Posted in #dystopia, Bloom's day, Bloom's Tavern, Bloomsday, Daily Prompt, dysfunction, George Bernard Shaw, Gingold Theatrical Group, Manhattan Theater Company, Origin Theatre Company, Origins Theatre Company, public performance in public spaces, Roundabout Theatre Company, Shakespeare, Shakespeare in the Park, Symphony Space, The Mint Theatre, The Public Theater, theatrical

In Retrospect


By Georges Jansoone (JoJan) [GFDL ( or CC BY-SA 4.0 (, from Wikimedia Commons
Daily Prompt: Retrospective

“The past is prologue….” It’s a saying that suggests we learn from what has transpired before. At the theater, we certainly try hard to look at history and see where it has gotten us, how we approached our problems, what solutions were on offer. Great thinkers–and dramatists are definitely philosophers in action– have made their suggestions clear.

Shakespeare confronted every manner of political upheaval as well as all the dystopias of the soul. We regularly worship at his altar. This year, The Public Theater puts on a summer in the park season with his Othello and Twelfth Night.

George Bernard Shaw looked at askew the world from a totally original perspective. The Gingold Theatrical Group celebrates his musings in their regular Project Shaw series at Symphony Space and with Shaw Club meetings on Mondays. Manhattan Theater Company and the Roundabout folks have tackled Shaw over the years with productions of Major Barbara and, currently on stage at MTC’s Friedman, Saint Joan.

The roiling and effervescent stories told by James Joyce in Finnegan’s Wake are part of the annual Bloomsday readings, here in New York with one at Bloom’s Tavern and the other at the above mentioned Symphony Space. The Bloom’s Tavern event is coordinated through Origin Theatre Company and includes both celebrities and an Irish breakfast. To be more exacting, it also features a of the Joyce period costume contest.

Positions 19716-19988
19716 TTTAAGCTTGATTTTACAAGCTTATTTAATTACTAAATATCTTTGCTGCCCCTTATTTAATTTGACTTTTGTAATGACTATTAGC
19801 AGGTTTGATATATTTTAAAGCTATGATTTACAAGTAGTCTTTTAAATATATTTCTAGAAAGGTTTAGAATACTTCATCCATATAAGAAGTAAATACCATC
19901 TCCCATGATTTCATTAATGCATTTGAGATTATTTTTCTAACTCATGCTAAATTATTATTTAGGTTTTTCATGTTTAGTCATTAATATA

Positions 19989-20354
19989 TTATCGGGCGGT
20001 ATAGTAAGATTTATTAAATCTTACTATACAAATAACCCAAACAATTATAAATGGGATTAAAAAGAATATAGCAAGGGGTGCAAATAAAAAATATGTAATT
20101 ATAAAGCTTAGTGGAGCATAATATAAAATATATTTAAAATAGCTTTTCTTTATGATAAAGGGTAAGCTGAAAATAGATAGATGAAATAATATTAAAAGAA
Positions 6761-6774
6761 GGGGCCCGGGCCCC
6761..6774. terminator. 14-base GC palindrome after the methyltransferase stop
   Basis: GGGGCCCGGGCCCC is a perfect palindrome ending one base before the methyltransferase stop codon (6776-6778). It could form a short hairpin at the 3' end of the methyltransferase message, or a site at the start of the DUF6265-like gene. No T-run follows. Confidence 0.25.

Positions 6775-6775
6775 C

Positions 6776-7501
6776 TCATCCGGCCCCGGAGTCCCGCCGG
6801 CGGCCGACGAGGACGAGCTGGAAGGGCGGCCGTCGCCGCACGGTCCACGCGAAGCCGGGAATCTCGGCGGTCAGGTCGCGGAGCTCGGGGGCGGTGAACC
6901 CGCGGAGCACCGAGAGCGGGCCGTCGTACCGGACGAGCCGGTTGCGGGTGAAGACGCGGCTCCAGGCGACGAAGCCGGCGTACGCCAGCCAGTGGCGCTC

Posted in Bloom's day, Irish theatre, James Joyce, Malachy McCourt, Origins Theatre Company, Sean Mahon

What does June 16th mean to you?

There are just 198 days that follow to the end of the year. 

Thorsten Pohl Thpohl – Own work

But, the significance of June 16th to the lit. crowd is that in 1924 James Joyce declared it to be Bloomsday. June 16, 1904 is the date of the events in his very long novel “Ulysses” and the day is named for its protagonist Leopold Bloom. 

June 16, 2014 Origin’s First Bloom at Bloom’s Taven of course.
Photo by Jimmy Higgins.

Bloomsday, or for the Irish purists, Lá Bloom, is most often commemmorated with readings from the novel. In the interest of full disclosure and total honesty, I will admit that what I know of the work is from NPR’s presentation of the annual Symphony Space event. 

Origin Theatre Company, a New York City “gateway for European playwrights,” hosted its first ever Lá Bloom at the new midtown tavern aptly named Bloom’s. The bar provided an excellent full Irish breakfast and 7:30am mimosas served by a friendly staff; costumed actors greeted arrivals with flowers and flower petals. 

Malachy McCourt, gracious and charming, was on hand to kick off the readings. He chose a passage about Hell from Joyce’s “The Governors” but tweaking tradition is a lovely thing to do.  Ireland’s soon to be ex-Consul General, Noel Kilkenny told of his role in interpreting “Ulysses” for a Chinese translation long ago. Actors including Conor MacNeill (currently on Broadway in the “The Cripple of Inishmaan”), Sean Mahon (who starred on Broadway in “The Seafarer” and “The 39 Steps” and is featured in the film “Philomena”), Jo Kinsella (“For Love,” and the Irish Rep’s “Dancing at Lughnasa”) performed their Joycean catechisms with the joy befitting the day.

Here’s to the second annual Origin Bloomsday! A resounding chorus of what was dubbed “Origin’s First Bloom, at Bloom’s Tavern, of course” rang out at the festivities.

Learn more about the Origin Theatre Company by going to their website, Bloom’s Tavern is located at 208 East 58th Street, and on the web at